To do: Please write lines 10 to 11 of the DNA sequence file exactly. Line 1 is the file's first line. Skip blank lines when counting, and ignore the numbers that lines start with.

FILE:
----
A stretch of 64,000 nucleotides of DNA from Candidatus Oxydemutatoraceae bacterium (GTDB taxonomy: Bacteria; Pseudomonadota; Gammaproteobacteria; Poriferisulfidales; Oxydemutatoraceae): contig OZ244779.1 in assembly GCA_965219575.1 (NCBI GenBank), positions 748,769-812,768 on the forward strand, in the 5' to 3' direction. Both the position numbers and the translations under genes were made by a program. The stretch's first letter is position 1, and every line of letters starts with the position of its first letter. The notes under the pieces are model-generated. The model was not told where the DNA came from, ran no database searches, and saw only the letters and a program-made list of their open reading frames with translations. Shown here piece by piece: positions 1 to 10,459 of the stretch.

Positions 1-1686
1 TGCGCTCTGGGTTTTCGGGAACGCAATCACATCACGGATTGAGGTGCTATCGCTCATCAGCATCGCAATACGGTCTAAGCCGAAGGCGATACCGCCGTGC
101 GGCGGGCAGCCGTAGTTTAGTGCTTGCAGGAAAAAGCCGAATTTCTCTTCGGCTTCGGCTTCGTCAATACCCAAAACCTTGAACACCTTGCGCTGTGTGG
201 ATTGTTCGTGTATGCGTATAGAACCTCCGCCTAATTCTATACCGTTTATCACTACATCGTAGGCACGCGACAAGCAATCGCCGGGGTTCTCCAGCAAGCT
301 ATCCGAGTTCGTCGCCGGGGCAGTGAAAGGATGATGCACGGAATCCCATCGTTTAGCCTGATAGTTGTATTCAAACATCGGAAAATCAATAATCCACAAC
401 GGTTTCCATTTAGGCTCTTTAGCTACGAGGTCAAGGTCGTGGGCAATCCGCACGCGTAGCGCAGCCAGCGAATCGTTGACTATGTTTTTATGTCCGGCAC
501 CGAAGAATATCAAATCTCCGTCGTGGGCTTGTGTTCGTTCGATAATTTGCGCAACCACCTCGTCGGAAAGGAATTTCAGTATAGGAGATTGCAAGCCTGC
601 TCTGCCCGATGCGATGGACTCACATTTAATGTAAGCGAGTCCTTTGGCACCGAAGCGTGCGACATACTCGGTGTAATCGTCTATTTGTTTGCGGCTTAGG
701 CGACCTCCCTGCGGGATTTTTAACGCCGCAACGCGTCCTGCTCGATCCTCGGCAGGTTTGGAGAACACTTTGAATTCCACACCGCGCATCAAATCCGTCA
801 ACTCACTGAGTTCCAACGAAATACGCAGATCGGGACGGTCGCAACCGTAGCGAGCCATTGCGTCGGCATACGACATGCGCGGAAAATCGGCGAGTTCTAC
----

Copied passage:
701 CGACCTCCCTGCGGGATTTTTAACGCCGCAACGCGTCCTGCTCGATCCTCGGCAGGTTTGGAGAACACTTTGAATTCCACACCGCGCATCAAATCCGTCA
801 ACTCACTGAGTTCCAACGAAATACGCAGATCGGGACGGTCGCAACCGTAGCGAGCCATTGCGTCGGCATACGACATGCGCGGAAAATCGGCGAGTTCTAC